Although gas prices have been rapidly falling in the past month, food prices may not follow suit, and consumers are looking for alternatives to the high-priced grocery store chains.
Over the past several years, rising gas prices have pushed the price of food higher and higher as farmers and grocery stores struggled to make a profit while their production and transportation costs skyrocketed.
Concerns over the weakening economy have inspired many people to purchase local foods over imported groceries. This movement, helped by organizations like the Community Involved in Sustaining Agriculture, works to support local farmers and the local economy and to reduce the ecological footprint, or “foodprint,” of what people eat. The lower transportation costs may also help some retailers curtail the rising costs of groceries.
One such local food retailer, Atkins Farm in Amherst, Mass., provides shoppers with all the variety of a large chain store, but places a great emphasis on buying and selling local products. On a Monday morning, their parking lot is full and the aisles are packed with people looking for fresh, local fruits, vegetables, dairy products, baked goods and even flowers.
Cathy Kirley, an employee of Atkins Farms, says that in recent months they have seen a significant increase in business.
“It’s nice, they know it’s fresh,” she said. Kirley works at both Atkins and at a larger chain grocery store, Stop & Shop in Northampton. Although both stores have seen large price increases, she says that she notices higher increases at Stop & Shop.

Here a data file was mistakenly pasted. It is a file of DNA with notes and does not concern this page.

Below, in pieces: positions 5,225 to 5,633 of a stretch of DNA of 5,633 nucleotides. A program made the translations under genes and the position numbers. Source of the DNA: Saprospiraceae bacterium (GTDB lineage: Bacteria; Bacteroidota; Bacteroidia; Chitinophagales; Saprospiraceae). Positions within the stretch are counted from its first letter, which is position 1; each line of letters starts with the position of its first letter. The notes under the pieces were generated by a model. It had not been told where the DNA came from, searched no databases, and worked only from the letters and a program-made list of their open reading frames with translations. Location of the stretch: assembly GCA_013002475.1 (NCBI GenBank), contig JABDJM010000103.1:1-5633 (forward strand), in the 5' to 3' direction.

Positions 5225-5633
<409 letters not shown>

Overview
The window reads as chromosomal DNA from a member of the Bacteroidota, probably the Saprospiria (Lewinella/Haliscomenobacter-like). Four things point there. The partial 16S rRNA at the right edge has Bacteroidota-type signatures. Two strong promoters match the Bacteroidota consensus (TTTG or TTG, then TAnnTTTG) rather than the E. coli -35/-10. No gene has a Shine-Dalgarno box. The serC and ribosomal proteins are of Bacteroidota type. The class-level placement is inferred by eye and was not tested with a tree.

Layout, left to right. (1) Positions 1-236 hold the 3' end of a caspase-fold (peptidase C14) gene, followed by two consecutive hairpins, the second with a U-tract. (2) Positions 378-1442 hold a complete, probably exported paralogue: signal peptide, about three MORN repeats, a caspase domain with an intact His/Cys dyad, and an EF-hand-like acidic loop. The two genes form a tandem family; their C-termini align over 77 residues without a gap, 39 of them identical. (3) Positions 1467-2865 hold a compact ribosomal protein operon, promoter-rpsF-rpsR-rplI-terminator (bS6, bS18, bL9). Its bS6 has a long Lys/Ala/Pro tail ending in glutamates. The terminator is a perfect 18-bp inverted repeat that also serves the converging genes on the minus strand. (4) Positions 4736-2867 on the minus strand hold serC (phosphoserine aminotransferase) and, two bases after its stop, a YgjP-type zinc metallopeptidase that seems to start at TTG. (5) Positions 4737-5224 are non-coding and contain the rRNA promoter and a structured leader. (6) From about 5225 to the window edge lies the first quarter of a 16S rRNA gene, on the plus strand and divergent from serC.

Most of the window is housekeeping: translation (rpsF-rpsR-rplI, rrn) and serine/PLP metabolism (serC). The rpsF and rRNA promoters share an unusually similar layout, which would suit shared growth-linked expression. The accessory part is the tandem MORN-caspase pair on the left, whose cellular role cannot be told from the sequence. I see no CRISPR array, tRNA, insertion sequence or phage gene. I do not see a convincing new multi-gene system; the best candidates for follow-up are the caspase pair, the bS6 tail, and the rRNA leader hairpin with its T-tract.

Still, the difficulties farmers have faced in fueling their tractors and farm equipment has taken a toll on Atkins as well. Kirley estimates that on average, prices have risen about $2, and some of the farmers who supply her shelves might not make it through the tough times.
“One company, I think it was in Conway, Mass., I can’t get in touch with them anymore,” she said. “I don’t know what happened, because I was ordering once a week, and now the phone’s disconnected. So I’m all upset because I don’t know what happened to them.”
And although fuel prices are finally dropping, the numbers at the grocery store might not be changing anytime soon. According to the Associated Press, it is likely that food retailers will absorb the lower production costs into their profits. Because prices are set by the companies, not on an open market like the price of oil, companies will lock in the higher prices even though the rationale for them is gone, padding their profits and keeping the average consumer’s grocery bill troublingly high.